Review: ‘Battle’ is stark, dark, dramatic
REVIEW BY JOHN BERGER / email@example.com
A ruthless crime boss chooses as his protege and successor a young man whose family he has had killed.
If the premise of French playwright Laurant Gaudé’s dark urban drama on stage this weekend at Paliku Theatre, “Battle of Will,” sounds familiar, that could be due to its similarity to a classic Charles Bronson thriller. Or, maybe you remember University of Hawaii at Manoa faculty member Markus Wessendorf’s production of Gaudé’s play at Kennedy Theatre in 2005.
‘BATTLE OF WILL’
Presented by Windward Community College
» Where: Paliku Theatre, 45-720 Keaahala Rd.
Be that as it may, director Taurie Kinoshita and an expressive cast of Windward Community College students make their staging of Gaudé’s work a very different experience from its UH-Manoa predecessor. Paliku Theatre’s open stage, high ceiling and steeply stacked rows of seating create a very different experience for the audience. You’re closer to the action at Paliku; and also looking down upon what’s happening on stage.
Another important difference — the crime lord’s one act of seemingly inexplicable folly seems more understandable now than it did in 2005.
Only one of the characters has a personal name. The others are all known for their place in society or the service they provide.
Boss is the wealthy head of a vast criminal organization. His base of operations is in a luxury hotel; a vast “wasteland” behind the hotel holds the bodies of his enemies and any unfortunates who happened to get caught in the crossfire. Boss is sometimes rude, sometimes philosophical, reminiscent in varying degrees of central characters in “Blue Velvet,” “Pulp Fiction,” “Scarface” and “The Cook, the Thief, His Wife and Her Lover,” with touches of Donald Trump as well. Everything is about power, money and control of everything.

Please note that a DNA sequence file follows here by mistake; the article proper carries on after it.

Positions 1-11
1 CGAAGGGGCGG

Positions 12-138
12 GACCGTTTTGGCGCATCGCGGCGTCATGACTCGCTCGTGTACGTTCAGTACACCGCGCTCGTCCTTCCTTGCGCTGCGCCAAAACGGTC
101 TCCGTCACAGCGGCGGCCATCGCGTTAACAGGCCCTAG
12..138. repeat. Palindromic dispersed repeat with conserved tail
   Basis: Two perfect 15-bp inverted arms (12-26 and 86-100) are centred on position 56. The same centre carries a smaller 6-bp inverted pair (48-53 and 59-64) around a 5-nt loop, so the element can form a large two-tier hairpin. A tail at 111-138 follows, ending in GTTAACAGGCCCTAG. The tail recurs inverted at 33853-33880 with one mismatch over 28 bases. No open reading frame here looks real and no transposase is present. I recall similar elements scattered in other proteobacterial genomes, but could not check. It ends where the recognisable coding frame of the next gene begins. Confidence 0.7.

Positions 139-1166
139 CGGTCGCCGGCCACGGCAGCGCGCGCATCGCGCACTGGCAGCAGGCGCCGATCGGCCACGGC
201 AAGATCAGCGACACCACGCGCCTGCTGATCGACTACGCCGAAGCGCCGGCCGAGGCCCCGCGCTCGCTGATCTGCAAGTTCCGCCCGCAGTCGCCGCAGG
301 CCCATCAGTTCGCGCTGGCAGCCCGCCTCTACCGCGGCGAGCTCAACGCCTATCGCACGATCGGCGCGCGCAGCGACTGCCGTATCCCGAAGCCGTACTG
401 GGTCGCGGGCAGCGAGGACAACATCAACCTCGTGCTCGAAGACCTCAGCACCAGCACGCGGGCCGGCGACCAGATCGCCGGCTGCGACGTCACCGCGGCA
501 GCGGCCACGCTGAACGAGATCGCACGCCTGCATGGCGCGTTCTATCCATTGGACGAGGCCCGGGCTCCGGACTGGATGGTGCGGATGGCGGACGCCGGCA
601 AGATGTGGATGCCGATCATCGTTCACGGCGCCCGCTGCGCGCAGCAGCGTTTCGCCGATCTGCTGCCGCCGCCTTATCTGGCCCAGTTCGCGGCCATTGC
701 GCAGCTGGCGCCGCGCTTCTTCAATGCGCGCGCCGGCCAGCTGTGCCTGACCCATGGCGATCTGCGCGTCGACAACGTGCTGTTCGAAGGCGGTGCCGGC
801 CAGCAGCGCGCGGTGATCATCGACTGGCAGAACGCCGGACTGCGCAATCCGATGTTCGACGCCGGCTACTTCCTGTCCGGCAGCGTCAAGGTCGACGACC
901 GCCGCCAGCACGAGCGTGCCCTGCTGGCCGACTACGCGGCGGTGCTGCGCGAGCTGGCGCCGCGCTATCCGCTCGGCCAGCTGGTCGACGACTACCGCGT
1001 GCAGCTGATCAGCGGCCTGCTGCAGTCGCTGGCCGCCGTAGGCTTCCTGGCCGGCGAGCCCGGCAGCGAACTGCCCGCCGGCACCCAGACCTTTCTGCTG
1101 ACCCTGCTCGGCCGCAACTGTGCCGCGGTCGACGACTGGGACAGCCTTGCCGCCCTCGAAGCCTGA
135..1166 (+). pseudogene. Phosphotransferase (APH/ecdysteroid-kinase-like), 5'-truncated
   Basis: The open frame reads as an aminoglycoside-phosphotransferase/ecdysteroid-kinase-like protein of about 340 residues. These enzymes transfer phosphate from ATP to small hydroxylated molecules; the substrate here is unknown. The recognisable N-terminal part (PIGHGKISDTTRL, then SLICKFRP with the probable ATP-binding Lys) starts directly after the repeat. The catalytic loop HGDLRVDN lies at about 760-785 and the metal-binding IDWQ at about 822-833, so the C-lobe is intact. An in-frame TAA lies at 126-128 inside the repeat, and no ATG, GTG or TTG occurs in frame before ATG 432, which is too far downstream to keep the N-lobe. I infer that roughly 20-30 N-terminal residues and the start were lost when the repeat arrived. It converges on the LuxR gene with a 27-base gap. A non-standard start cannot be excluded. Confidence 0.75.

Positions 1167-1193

A bungled hit — Boss’ arm is grazed by an inept sniper’s bullet — starts things rolling. Heads start rolling shortly afterward.
Kinoshita gets vivid, animated, fully-committed performances from each member of the cast. Jonathan “Fenix” Saavedra (Boss) makes the crime lord a surprisingly sympathetic figure. Jonathan David Cannell (Killer) is an awkward bundle of explosive energy as the tortured soul who must choose between personal vengeance and the immense power and wealth his would-be adoptive “father” is offering him.
Benjamin Nelson (First Bodyguard) and Michael Drzymkowski (Second Bodyguard) expressively articulate a rigid code of honor that requires loyality beyond death.
Brandon Anthony DiPaola (Brother) has two memorable scenes as a fast-talking opportunistic pimp. Jessica Kincaid (Girl) makes a complicated character believable with her portrayal of the prostitute who sees Killer as the way out of her situation. Ashley Nashaniki-Shangles (Wife) is the key player in other subplots.
Eybelle Nevins-Rosado and Domina Arroyo contribute most of the play’s fleeting comic content as a pair of bickering gravediggers, but Cannell is also an effective comic actor. Watch for the scene where Killer is introduced to Girl, his would-be adoptive father’s favorite prostitute, and told that it’s his turn to use her; Cannell’s subtle reactions make the scene work.
Christian Sylvester completes the cast as an illegal alien named Alec whose enigmatic status becomes important as the story plays out.
Dramatic lighting effects and imaginative use of sound add impact. Kinoshita and sound designer Toby Carvalho evoke memories of “A Clockwork Orange” when a particularly brutal beating is accompanied by Tommy Edwards’s 1958 hit, “It’s All in The Game.”
Be prepared for a long and leisurely journey through this film noir netherworld. Act I runs almost 90 minutes. It’s almost another hour after intermission before the last graves are filled and some of the survivors anticipate a brighter future.
John Berger has been a mainstay in the local entertainment scene for more than 40 years. Contact him via email at firstname.lastname@example.org.